Why the Dutch do no respect Sukarno
“Happy Merdeka Day!” Kartika Sari Dewi Soekarno wrote, conveying her greeting on the 75th anniversary of Indonesia’s independence, Aug. 17, 2020.
The daughter of president Sukarno and his Japanese wife Ratna Sari Dewi is a former TV journalist in Japan. Now married to a Dutch businessman and living in London, she grew up in Paris and has been educated in the United States. Like her mother, she still holds an Indonesian passport. “My father created this passport by fighting for freedom and social justice.”
It may be a sign of changing times that the post-World War II generations in Europe start to look differently at the contemporary issues – like Sukarno’s youngest daughter on the post-Sukarno era.
In a deep sense of anger, Kartika says she loves her country and will never forget her father, his achievement and his very last days.
“I have known him through history, his former colleagues and family. I have always been inspired by my father’s philosophy and sense of nationalism. Uncle Willem Oltmans [a Dutch journalist who was a good friend of Sukarno] told me that one day he was in a village and the villagers wanted to carry him on a bamboo chair. But he said they should carry the Indonesian flag and he would walk along with the villagers.”
She respects both Sukarno and Hatta as the symbol of Indonesian unity. “They had different characters but complemented each other. It was also a symbolic union between Java and non-Javanese. And therefore all Indonesians.”
Since the day her father passed away on June 21, 1970, 15 hours after Kartika and her mother landed in Jakarta, she “felt a terrible loneliness.”
“I saw my father’s body and many people were crying, yet there were soldiers carrying guns.There was an eerie feeling between tears and threat.”
Sukarno was to remain vivid in her memory – not least because of Soeharto’s treatment of him in his last days.
“My father told my mother that she should deliver me in Japan and return to Indonesia once the situation had improved. However, he was put under house arrest a few days after I was born (in Tokyo). We were not allowed to return. My father was denied medical care and could not see his family. He was isolated.”
“This was emotional torture for someone like my father. During the COVID-19 confinement, my thoughts were with him thinking how he must have suffered. I am still angry and sad with the way he was treated. Such a cruelty was not necessary for the founder of our nation. He was not even granted a trial and was treated like a criminal.” She’s proud of his legacy.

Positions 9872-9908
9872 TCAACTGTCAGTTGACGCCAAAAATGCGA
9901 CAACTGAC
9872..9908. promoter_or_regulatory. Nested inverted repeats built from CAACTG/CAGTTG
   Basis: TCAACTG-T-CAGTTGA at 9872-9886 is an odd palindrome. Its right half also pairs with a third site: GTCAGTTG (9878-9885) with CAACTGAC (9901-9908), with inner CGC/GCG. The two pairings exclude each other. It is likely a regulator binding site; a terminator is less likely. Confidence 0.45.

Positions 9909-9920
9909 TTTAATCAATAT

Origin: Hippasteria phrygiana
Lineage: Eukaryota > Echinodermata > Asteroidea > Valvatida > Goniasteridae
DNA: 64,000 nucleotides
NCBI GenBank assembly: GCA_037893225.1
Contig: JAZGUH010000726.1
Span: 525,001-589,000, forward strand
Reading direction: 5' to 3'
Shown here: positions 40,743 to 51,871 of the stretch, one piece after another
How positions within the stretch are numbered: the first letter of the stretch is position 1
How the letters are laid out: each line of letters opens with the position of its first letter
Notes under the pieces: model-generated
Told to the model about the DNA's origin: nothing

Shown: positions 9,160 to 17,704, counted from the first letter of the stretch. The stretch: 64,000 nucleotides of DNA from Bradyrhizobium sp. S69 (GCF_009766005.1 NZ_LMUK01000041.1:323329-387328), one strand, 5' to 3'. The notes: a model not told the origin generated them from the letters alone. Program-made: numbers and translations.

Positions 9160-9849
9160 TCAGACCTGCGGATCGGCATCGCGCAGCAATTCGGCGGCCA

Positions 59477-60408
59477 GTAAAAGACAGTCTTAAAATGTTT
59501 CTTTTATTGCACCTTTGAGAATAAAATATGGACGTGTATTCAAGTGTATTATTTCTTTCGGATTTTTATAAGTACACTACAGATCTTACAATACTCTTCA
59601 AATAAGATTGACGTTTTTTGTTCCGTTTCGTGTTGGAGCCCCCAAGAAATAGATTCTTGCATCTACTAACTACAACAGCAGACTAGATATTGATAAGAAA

“Following his death, the Soeharto regime had created negative propaganda about my father which lasted for decades. Despite their efforts to tarnish my father’s name, he remains today the Father of the country. Soeharto would not have had anything without him”.
Kartika knows much of her country’s history but is also critical of the Dutch treatment of her father and the way they handled Indonesia after World War II.
“My father fought bravely against the Dutch. He was put in prison by the Dutch government from 1930 and sent into exile in Ende from 1934 to 1938. Still today, my father’s name remains controversial in the Netherlands.”
“The Dutch government as well as the king continue to show up in Indonesia for business. But how can business be done when the past is not properly settled? The Dutch expect preferential treatment from Indonesia, but they don’t respect my father and what he represents for Indonesia.”
Kartika lived in Indonesia for several years from August 2010 to 2014. In 1998 she founded the Kartika Soekarno Foundation, which works for Indonesian children and women (www.kartikasoekarnofoundation.org).
The foundation has served over 130,000 Indonesian children. “We invest in the first years of a child’s life because those are the crucial years for brain development.
I feel the Dutch government has not done much for Indonesia in the field of education. For its independence, Indonesia had to pay the Netherlands the sum of 4.3 billion guilders. The last payment was in 2003.”
The Dutch government can give financial compensation to her former colony Suriname, why not to Indonesia, Kartika wonders. Referring to recent debate on Indonesia in the Dutch media, she criticizes fiercely the Dutch attitude on her father.
“Millions of Indonesians died because of the Dutch and no one talks about it in the Netherlands when they commemorate WWII. The Dutch only talk about the fact they were in Japanese camps but never about Indonesian deaths.”
“The Dutch government can’t even name a street after my father because they don’t want to recognize him as a freedom fighter.” “The Dutch have streets for freedom fighters such as Gandhi, Mandela, but not for my father. They are still upset that Sukarno freed Indonesia.
The wealth in the Netherlands all came from Indonesia, not Suriname.” Indeed, some historians have argued the Dutch post-World War II era needs a fresh review.
“I have hope that history will not continue to be taught through the Dutch lens. I am a big fan of [Dutch] Queen Maxima, a perfect modern, charismatic Queen,” Kartika says.
The writer is a journalist residing in Amsterdam.